The back nine doesnt quite reach the heights of the front, the terrain becoming a little less interesting as you run back inland, but is still a quality set of holes with a handful of belters. Both par 3’s and the par 4 15th are excellent, but the highlight comes at the SI 1 13th, a short par 5 giving the choice of a layup or running a gauntlet for your approach to a second fairway elevated a good 30 feet to the first, with a relatively small green perched at the top and a nasty drop off either side. A lot easier without a siloth wind!
The only holes I didnt feel lived up to the rest came at the turn, 10 feeling a bit of a makeshift hole to link the two nines and 11 squeezed in with OOB on the right, the only two where you are really aware of the architectural limitations of the land. While by no means a bad hole, I wasnt completely sold on the pebble beach like 9th either, which felt unnecessarily short, too penal and a bit gimmicky, missing the potential for a cracking longer par 3 playing towards the sea.
It is difficult to argue the other question marks - its inaccesability, the slightly run down town and (especially) the industrial port shadowing it - don’t detract from it, but they far from stop this being a top drawer course. For me, Siloth is world top 100 material, surpassed only by sunningdale new and a handful of open venues in England as well as the most underrated course I have played and by far the best value.
If you are up in the lakes make this top of your bucket list, because its well worth going out of your way.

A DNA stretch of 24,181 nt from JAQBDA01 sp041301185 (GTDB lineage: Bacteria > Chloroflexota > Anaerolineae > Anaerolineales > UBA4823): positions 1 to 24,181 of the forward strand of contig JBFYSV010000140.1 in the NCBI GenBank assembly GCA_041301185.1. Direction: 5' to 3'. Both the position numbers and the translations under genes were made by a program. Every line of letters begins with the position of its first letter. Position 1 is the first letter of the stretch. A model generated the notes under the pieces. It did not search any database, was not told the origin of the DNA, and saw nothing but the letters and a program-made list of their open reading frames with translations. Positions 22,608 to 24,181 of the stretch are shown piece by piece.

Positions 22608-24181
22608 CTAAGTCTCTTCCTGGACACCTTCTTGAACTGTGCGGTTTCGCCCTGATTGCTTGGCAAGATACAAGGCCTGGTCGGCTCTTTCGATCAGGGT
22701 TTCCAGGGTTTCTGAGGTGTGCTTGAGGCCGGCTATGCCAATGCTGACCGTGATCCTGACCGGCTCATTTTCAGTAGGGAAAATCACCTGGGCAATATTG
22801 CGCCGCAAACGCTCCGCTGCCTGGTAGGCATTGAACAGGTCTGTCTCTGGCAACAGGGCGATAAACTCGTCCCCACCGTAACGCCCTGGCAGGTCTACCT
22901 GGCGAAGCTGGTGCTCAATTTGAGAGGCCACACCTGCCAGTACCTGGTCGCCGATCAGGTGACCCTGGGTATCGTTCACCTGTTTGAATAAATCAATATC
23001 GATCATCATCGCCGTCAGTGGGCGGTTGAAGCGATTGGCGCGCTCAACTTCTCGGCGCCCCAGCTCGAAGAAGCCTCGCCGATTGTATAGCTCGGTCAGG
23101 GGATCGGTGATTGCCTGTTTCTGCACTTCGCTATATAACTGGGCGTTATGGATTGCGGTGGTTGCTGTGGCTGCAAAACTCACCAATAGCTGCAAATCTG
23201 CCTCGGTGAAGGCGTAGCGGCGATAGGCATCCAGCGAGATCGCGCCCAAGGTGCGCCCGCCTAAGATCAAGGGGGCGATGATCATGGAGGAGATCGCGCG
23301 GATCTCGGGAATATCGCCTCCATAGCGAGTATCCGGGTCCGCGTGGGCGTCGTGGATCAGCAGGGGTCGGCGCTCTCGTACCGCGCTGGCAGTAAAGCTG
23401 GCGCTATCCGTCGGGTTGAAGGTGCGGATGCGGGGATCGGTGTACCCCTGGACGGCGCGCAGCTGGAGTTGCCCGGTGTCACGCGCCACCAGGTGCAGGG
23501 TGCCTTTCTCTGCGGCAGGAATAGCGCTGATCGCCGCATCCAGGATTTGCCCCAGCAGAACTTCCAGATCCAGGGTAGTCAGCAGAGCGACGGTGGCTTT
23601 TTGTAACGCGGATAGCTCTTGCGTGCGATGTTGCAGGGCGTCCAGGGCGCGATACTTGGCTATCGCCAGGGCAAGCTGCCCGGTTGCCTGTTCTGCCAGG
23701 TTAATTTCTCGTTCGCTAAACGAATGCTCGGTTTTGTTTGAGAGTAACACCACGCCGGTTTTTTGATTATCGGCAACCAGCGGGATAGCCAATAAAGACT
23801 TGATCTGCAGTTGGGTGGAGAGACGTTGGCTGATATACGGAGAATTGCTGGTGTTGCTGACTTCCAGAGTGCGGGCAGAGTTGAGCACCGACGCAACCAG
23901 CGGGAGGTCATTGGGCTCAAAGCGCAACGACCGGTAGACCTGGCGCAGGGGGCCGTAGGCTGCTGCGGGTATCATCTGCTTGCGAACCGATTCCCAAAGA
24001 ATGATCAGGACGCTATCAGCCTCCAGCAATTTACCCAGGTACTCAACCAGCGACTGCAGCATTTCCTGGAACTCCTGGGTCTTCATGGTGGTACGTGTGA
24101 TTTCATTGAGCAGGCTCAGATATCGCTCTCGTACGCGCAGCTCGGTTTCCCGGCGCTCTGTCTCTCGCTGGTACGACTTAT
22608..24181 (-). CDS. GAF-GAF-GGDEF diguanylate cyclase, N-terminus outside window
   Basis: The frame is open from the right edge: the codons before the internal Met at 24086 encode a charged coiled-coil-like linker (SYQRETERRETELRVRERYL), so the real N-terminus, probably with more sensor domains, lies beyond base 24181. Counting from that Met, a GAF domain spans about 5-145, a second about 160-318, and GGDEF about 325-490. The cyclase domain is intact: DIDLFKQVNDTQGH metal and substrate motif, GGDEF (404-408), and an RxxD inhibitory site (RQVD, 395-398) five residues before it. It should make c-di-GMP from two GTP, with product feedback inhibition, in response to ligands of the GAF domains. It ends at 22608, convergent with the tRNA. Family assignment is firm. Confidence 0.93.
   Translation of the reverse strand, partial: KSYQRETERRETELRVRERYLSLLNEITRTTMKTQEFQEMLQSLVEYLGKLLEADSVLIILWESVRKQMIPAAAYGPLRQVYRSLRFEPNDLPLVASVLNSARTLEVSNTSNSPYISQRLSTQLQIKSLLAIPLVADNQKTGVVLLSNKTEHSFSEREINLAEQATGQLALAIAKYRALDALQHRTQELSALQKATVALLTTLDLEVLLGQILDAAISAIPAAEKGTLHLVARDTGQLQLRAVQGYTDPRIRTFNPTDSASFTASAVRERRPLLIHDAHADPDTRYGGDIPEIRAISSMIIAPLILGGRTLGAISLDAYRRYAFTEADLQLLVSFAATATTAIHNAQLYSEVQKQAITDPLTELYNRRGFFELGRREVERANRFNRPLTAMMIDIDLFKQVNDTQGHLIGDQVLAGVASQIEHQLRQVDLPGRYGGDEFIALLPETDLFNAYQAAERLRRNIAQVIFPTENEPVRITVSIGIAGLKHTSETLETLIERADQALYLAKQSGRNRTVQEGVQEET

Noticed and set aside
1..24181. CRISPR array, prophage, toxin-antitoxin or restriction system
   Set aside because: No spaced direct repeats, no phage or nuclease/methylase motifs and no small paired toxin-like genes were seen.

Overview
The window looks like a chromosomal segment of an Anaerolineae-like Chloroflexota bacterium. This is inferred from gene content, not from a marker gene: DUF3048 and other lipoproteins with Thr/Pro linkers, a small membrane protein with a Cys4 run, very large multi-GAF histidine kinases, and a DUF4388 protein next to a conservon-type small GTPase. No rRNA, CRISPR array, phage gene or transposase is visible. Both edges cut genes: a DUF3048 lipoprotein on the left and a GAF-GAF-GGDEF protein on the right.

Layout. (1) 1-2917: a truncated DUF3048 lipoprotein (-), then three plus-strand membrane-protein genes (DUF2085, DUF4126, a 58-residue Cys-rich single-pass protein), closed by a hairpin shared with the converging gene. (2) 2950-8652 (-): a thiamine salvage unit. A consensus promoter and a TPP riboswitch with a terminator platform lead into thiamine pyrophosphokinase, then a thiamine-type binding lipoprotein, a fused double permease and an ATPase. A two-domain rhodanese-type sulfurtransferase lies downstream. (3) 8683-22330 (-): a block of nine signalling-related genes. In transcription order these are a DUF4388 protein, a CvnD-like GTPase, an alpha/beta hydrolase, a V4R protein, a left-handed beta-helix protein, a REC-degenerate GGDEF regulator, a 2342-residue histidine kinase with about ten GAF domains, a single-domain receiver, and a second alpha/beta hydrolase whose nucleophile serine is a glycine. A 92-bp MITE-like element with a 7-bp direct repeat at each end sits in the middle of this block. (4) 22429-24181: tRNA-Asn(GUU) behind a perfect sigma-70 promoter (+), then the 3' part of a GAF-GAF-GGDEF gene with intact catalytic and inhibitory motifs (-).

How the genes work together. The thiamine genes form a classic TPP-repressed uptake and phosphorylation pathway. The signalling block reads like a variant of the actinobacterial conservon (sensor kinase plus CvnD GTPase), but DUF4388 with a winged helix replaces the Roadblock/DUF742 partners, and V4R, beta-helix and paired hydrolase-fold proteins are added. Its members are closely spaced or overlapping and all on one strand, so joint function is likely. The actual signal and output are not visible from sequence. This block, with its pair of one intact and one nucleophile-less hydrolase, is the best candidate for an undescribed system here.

I played this course with a long time member and that halped. This is propers links golf as it should be. It’s not straigthforward; it has idiosyncrasies and blind shots and long holes and short holes but lots of variety. All in all a course that you will want to play again and again because you will never beat it.
Don’t let the isolated location scare you away. Pound for pound, this is the best value for golf in the UK and arguably the most underrated course in the continent. Darius Oliver (Planet Golf) includes it in his Top 100 in the World ranking, and I wholeheartedly agree. In fact, I rate it higher than Darius does and would strongly suggest that Silloth is banging down the door for being included in the top 12 courses in England.
There is an incredible eye-opening abundance of beautiful turbulent fairways, sunken Dell greens, sensational scenery of the Firth and some of the most attractive yellow gorse in golf. I was so impressed right from the first tee all the way to the last green. The course keeps you in suspension with exciting sand dunes that hide the splendor that lies behind them without being too penal.